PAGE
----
Hedy Lamarr: Not Just A Pretty Face

Hedy Lamarr

Hedy Lamarr: Not Just A Pretty Face

The cell phone. GPS. Wi-Fi. Bluetooth. These devices have revolutionized communications worldwide because they are (mostly) easy to use, (sometimes) affordable, and (usually) save time. No wonder they’re so popular — and, in many cases, essential. 

But where did these life-changing gadgets come from? Most people might think it was some mad scientist toiling away in a laboratory who came up with the idea.

Think again: The technology that enables them was invented and patented by a movie star. 

Hedy Lamarr lit up the silver screen with her radiant beauty during the Golden Age of Hollywood — and she co-designed the underlying technology that paved the way for modern communications technology. Later in life, the genius of invention would spend summertime in Southampton, as the press and public tried to get up close to the actor described by Metro-Goldwyn-Mayer head Louis B. Mayer as “the most beautiful woman in the world.”


When Hedwig Eva Maria Kiesler was a teenager in her native Vienna, her creativity was evident: She enrolled in a costume-designing school and designed dresses, studied acting, and, entranced by movie magazines, at 16 she debuted in a small movie. Several years later, in 1930, the strong-willed Jewish beauty starred in a controversial film that would shock many: Ecstasy, a mostly silent 1933 film. Because she appeared nude and in a lovemaking sequence, the film was banned in New York City and many parts of the U.S. and condemned by the pope.  

Later that year, at 19, she married Fritz Mandl, an Austrian arms manufacturer who amassed a fortune from selling weapons to the Nazis. He was so upset by her facial expressions of eroticism in Ecstasy’s sex scenes that he tried buying up all copies of the film. In 1937, with Europe’s anti-Jewish laws strengthening, and Mandl becoming more controlling of her, she fled to New York City. The actor who wrote, “My face has been my misfortune,” was determined to prove that she was more than merely beautiful. When photographers turned out to meet her as she arrived in America, she wore a long skirt and would not show her knees.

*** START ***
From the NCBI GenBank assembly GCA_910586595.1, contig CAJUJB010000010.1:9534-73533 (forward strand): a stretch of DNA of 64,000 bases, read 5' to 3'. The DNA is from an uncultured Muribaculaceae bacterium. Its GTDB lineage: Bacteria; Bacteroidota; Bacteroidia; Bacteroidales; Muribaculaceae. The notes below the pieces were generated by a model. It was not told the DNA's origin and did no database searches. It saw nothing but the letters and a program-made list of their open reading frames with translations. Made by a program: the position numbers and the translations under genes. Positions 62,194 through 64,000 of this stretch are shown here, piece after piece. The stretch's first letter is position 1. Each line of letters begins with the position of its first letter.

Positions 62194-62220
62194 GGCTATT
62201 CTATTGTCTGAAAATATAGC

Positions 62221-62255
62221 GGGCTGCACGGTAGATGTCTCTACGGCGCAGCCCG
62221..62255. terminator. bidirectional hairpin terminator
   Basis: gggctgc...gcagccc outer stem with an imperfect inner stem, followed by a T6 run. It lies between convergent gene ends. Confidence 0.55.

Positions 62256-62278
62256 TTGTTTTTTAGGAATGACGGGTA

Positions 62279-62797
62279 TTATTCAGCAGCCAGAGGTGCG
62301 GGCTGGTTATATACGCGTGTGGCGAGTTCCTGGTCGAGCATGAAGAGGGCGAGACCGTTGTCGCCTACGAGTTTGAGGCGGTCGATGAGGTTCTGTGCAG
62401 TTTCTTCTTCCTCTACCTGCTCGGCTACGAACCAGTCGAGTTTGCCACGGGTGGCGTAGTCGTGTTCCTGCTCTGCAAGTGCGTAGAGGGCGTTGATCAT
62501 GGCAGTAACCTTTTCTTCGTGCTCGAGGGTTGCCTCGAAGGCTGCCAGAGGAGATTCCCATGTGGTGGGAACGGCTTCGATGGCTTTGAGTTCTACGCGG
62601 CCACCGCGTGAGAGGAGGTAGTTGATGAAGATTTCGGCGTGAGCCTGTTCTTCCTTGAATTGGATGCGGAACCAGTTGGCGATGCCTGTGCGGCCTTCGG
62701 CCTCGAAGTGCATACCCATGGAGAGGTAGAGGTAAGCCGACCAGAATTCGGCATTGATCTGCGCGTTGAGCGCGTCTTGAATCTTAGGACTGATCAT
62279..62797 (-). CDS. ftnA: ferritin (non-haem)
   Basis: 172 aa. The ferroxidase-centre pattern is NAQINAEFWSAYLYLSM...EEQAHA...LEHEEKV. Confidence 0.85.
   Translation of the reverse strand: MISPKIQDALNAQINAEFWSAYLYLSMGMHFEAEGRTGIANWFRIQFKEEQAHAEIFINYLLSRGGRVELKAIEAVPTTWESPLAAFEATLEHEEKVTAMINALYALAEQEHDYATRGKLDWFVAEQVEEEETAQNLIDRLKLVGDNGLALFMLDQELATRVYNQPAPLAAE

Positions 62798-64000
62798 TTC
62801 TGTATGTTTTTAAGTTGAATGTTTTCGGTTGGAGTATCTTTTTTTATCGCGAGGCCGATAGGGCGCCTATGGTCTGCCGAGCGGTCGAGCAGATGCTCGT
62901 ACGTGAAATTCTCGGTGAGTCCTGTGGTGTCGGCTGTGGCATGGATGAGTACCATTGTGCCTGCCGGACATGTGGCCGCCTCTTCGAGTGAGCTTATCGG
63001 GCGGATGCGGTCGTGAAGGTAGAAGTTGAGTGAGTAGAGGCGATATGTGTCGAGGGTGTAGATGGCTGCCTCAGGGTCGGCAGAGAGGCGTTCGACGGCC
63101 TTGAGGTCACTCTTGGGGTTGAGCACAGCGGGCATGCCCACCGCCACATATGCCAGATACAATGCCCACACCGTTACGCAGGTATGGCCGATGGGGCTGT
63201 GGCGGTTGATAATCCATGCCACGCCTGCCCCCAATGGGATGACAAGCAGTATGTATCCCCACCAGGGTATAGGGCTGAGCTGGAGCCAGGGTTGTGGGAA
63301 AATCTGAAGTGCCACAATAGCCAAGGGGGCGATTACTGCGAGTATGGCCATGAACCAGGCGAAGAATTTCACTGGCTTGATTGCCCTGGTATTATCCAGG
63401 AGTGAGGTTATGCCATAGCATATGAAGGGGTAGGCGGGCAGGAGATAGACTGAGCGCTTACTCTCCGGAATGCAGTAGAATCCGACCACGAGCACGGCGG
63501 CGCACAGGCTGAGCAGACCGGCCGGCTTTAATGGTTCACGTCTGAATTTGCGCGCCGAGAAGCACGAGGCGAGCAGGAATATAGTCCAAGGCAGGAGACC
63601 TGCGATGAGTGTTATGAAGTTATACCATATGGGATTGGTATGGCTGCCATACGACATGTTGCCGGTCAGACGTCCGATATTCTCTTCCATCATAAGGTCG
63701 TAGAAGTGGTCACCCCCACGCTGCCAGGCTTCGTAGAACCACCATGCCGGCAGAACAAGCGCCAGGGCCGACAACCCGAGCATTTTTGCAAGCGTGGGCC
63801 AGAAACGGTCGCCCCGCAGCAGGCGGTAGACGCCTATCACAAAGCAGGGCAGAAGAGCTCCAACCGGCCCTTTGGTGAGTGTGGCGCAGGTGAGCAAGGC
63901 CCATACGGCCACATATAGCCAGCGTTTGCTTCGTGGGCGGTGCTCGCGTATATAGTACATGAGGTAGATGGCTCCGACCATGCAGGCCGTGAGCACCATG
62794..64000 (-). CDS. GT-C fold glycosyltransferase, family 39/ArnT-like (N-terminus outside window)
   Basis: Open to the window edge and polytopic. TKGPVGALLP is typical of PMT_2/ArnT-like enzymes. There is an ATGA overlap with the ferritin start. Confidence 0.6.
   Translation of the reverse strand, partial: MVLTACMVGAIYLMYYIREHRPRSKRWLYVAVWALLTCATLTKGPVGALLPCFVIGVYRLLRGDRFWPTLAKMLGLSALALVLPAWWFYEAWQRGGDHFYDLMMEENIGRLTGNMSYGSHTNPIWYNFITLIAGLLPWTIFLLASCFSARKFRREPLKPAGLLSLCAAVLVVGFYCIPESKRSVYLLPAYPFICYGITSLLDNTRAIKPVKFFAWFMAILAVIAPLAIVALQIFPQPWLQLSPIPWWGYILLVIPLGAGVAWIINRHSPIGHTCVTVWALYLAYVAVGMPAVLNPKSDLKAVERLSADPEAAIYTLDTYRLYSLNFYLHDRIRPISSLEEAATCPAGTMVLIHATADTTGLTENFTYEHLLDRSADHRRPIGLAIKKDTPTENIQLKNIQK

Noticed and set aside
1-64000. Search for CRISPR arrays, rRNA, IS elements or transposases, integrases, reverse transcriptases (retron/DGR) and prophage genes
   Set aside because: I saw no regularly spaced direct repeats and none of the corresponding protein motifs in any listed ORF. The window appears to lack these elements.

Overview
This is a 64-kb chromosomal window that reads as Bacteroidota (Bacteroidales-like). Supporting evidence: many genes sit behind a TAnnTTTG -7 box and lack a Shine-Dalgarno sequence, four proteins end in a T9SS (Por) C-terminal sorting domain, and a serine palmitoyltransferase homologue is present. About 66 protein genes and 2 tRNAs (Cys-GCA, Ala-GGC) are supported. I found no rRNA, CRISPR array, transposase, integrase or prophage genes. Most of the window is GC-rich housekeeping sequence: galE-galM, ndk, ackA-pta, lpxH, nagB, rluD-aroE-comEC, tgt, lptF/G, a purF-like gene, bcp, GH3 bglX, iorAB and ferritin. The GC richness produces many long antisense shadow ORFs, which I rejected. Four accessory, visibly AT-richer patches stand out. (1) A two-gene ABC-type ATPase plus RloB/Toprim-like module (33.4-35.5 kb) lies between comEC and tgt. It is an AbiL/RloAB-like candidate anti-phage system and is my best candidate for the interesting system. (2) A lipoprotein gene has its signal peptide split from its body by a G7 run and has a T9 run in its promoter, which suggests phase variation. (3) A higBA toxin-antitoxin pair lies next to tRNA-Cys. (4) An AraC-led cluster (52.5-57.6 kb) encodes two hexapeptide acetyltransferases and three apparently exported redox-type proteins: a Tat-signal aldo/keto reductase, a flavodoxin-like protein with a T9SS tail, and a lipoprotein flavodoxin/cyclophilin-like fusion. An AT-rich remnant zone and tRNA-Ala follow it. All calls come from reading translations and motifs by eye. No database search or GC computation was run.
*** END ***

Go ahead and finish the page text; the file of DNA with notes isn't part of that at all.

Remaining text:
After moving to Hollywood, she made her first American film. Producers saw her as glamorous, exotic, and sultry: In one film, she seduced Clark Gable, and in another, famed director Cecil B. DeMille had her wear a clinging gown made of feathers from his pet peacocks. But acting was not her first love: Years later, as The New York Times reported, she told columnist Sheila Graham, ”I’m not so crazy about acting,” adding, ”All that makeup and getting up so early.” 


When the cameras stopped rolling, she turned to her creative nature, and found a kindred spirit with legendary film producer Howard Hughes. They dated, and the business magnate/pilot cultivated Lamarr’s genius by setting up scientific equipment in her on-set trailer so she could tinker between scenes. Among her inventions: a new wing shape for Hughes’ planes and a fluorescent dog collar. Designing was easy for her; as she put it, “I don’t have to work on ideas; they come naturally. … I have an inventive mind.” 

The inventive gears kept turning as she starred in films in the 1930s and 1940s. After all, as a 5-year-old, she had dissembled and reassembled a music box to figure out how the machine worked. She once said, “Improving things comes naturally to me.”

In 1940, she met composer George Antheil in Hollywood, and they designed a communications system that would become the underlying technology of the cell phone. In 1942, with World War II spreading, their frequency-hopping Secret Communications System received a U.S. patent. Their goal: Keep the Allies’ radio-guided torpedoes from being jammed by the Germans. But the U.S. Navy decided against using their invention and the patent expired after the war.

Lamarr used her fame to aid her adopted country by selling war bonds at rallies. After the war ended, she joined the Long Island social set in the Hamptons, spending summers in a rented Southampton cottage in 1950. She took painting lessons with her artist friend Franz Bueb, played golf at celebrity tournaments, served as a judge for a children’s costume contest at the Ladies Village Improvement Society fair at Mulford Farm, and dined at Herb McCarthy’s Bowden Square restaurant. 

Around that time, she made headlines again when she claimed that at least $250,000 worth of diamond and pearl jewelry had been stolen from her hotel room at the Sherry-Netherland hotel in Manhattan. For four days she avoided detectives and reporters, until finally granting an interview on the lawn of her Southampton cottage. 

She became an American citizen in 1953 and made her last film in 1958. In her later years she was described as a legally blind, moody recluse — The New York Times described her private life as “messy and sad” — who rarely left her suburban Orlando home. She had been married and divorced six times but died alone in 2000 at age 86.

The development of her frequency-hopping technology led to her posthumous induction into the National Inventors Hall of Fame in 2014. Her patent was rediscovered during the 1962 Cuban missile crisis and has been cited more than 60 times, according to the Science and Media Museum

Neither Lamarr nor her inventing partner Antheil received any compensation for the use of their invention